Reflections on Faith Communities Today

FACT

Two weeks ago, I made my annual trek to the Evangelical Lutheran Church in America (ELCA) National Offices in Chicago to gather with other denominational and religious researchers as part of the Cooperative Congregational Studies Partnership (CCSP). This collective group of brilliant minds — and that’s no joke, these people are smart — produces the Faith Communities Today (FACT) Survey. I am honored and grateful to be a part of this group — as a newbie, this was only my second meeting.

There is no other gathering like this one. We are as diverse a group as one can be religiously. Researchers represent Mormon (Church of Jesus Christ of Latter Day Saints), Seventh-Day Adventist, Nazarene, Baha’i, Muslim, Roman Catholic, Southern Baptist, Jewish, Assemblies of God and Orthodox traditions, among others. Throw in a few other mainline / oldline traditions like the UCC, Disciples of Christ, ELCA, United Methodist Church, Episcopal Church, and PCUSA, and it’s quite a group of individuals. Amazingly, the commonalities in the challenges we face within our respective traditions around research, as well as the research topics that are of interest within each of our traditions, are quite similar. Every year, I learn so much from these individuals and re-gain a sense of excitement for this work just by sitting at the table and engaging in discussion.

If you haven’t heard of FACT, please take a moment to learn more about it. In short, FACT is the longest running survey of congregations and congregational life in the U.S. The first survey was conducted in 2000, and we are currently gearing up for a 2015 survey which will include some interesting questions around technology, young adult ministries, and congregational vitality. (And I may, in fact, be writing the 2015 FACT Report on Young Adult Ministries for the CCSP.) Of course, the UCC will be participating in this larger survey by verifying the UCC churches in the larger sample and also by conducting an over-sample of UCC congregations for our own denominational learnings. The 2010 UCC over-sample revealed some interesting results which helped to shape our understanding of vital congregations, global mission and giving, and other topics (this prior research and analyses were conducted by Marge Royle, one of the contributors to this blog).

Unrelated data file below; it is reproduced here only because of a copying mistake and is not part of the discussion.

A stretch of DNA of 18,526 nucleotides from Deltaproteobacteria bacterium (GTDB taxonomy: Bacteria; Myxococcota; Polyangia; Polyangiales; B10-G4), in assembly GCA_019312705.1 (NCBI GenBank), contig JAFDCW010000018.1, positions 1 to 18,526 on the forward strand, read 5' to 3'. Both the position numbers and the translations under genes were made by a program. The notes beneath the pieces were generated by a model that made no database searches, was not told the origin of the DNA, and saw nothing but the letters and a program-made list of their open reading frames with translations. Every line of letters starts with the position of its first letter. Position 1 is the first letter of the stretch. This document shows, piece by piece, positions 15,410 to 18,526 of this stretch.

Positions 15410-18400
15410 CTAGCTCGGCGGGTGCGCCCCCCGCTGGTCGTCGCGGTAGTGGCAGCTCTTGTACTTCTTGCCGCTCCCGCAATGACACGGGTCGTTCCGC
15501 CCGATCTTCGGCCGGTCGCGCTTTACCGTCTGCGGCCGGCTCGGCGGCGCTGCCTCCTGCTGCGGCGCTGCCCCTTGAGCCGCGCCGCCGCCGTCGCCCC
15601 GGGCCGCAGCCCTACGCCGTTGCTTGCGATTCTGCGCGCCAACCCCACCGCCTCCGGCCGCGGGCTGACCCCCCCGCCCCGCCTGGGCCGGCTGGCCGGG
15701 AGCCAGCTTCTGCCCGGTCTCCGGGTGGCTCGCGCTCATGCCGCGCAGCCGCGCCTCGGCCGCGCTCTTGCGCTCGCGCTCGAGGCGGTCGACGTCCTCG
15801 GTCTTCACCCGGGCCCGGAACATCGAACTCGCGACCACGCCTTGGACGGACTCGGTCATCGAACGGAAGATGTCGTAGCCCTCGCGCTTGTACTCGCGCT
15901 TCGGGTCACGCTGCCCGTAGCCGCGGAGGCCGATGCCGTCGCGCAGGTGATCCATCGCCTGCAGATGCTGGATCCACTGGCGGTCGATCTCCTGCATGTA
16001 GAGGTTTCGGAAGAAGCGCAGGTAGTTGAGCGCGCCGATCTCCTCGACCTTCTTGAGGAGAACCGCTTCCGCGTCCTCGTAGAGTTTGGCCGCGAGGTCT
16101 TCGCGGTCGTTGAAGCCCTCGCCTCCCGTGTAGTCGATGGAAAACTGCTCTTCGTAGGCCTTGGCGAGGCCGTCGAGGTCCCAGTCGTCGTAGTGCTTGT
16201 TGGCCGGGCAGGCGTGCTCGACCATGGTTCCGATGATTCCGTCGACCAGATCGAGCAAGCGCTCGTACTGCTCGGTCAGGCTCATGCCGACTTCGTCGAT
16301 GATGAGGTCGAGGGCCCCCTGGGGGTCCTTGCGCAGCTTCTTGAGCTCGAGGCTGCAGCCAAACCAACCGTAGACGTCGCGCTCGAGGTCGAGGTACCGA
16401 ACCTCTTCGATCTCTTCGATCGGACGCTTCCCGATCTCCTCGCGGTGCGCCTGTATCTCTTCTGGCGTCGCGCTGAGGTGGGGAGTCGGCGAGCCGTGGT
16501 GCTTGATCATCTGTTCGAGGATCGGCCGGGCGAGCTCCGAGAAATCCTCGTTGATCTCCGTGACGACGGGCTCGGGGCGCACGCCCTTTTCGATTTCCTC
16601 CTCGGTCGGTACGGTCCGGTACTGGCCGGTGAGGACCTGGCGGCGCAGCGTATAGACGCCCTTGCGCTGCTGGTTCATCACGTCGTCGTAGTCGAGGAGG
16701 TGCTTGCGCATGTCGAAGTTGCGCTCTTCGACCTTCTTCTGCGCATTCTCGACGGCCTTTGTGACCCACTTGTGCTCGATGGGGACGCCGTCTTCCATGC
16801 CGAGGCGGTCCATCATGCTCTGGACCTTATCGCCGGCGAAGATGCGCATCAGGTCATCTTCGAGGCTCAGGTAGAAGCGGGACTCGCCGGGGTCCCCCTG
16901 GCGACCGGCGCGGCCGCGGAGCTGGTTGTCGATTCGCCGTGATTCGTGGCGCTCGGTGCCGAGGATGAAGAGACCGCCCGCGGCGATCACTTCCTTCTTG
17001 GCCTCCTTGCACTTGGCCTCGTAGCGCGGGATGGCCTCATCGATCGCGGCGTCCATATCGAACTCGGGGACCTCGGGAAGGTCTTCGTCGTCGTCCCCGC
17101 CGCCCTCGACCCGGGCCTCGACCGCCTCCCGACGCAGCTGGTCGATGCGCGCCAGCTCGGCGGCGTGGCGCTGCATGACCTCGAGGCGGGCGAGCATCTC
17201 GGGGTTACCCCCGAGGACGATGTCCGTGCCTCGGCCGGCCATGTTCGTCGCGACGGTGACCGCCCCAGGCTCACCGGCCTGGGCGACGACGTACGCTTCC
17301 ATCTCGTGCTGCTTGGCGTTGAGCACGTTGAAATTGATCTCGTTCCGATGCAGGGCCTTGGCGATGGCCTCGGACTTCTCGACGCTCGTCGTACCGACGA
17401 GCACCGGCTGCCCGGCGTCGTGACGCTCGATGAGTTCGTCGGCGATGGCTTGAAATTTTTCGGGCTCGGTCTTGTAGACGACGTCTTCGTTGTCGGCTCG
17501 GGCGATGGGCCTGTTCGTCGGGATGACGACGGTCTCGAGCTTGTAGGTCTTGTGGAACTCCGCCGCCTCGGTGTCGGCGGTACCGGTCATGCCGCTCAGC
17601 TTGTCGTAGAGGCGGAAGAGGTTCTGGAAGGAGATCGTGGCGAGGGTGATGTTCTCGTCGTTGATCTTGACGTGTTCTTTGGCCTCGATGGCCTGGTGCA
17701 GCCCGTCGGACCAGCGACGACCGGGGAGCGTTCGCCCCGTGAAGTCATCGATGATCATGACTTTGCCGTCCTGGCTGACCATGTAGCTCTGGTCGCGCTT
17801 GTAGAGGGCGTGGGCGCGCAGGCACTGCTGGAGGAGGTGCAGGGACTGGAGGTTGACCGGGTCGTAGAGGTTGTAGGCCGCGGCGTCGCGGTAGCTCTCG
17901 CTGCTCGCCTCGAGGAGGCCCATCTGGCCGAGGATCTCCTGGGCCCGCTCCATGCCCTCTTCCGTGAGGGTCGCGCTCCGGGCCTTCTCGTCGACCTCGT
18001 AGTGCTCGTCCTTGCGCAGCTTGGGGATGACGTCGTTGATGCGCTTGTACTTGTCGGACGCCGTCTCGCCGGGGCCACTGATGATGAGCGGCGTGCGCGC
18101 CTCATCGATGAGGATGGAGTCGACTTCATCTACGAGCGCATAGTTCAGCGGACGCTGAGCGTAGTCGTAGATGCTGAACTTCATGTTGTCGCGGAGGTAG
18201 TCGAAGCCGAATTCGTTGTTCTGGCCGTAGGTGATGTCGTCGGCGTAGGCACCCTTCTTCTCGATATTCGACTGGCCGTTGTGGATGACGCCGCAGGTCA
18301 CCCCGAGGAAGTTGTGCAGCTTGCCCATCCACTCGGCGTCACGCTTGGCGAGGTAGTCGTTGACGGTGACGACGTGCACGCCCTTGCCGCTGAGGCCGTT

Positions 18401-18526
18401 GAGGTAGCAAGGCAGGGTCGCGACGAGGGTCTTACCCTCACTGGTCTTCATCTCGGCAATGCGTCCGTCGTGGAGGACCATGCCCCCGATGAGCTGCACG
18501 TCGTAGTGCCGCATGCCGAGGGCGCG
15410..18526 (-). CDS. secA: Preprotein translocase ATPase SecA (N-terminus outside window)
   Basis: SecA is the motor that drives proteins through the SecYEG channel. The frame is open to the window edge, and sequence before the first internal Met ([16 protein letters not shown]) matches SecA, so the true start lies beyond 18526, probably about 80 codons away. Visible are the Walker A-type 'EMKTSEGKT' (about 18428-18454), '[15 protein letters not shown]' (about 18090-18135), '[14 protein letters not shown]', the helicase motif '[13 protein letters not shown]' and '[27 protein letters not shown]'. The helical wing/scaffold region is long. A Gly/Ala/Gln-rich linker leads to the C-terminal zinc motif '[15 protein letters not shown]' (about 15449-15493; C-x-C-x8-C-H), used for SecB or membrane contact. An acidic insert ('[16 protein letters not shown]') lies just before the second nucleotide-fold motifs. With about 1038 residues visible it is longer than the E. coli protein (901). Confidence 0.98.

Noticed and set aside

In between the 2010 and 2015 survey cycles, the CCSP also produced a collection of case studies on congregations with vital young adult ministries in the hopes of offering some qualitative / narrative depth to the overall research. I was humbled to contribute to this collection with a report about young adult life at Kirkwood UCC in Atlanta. The CCSP will be doing some editing and layout changes to publish the collection as an e-book on Amazon later this year or early next year, which will create a broader audience with which we can share our learning and best practices on young adult ministries.

As several of the long-standing members and founders of the CCSP retire in the next year or two, there will be some opportunities for younger religious researchers to carry on the work, holding traditions with care and reverence, yet bringing new ideas and ways of thinking to the collective. I am lucky to have the opportunity currently to work with researchers and scholars like David Roozen and Monte Sahlin; and when they retire, equally great researchers and scholars like Scott Thumma and Linda Bobbitt will carry us into the future. What the future of congregations holds for those of us in the U.S. remains to be seen; but that is exactly what makes the work of religious research so exciting and worthwhile. Stay tuned…

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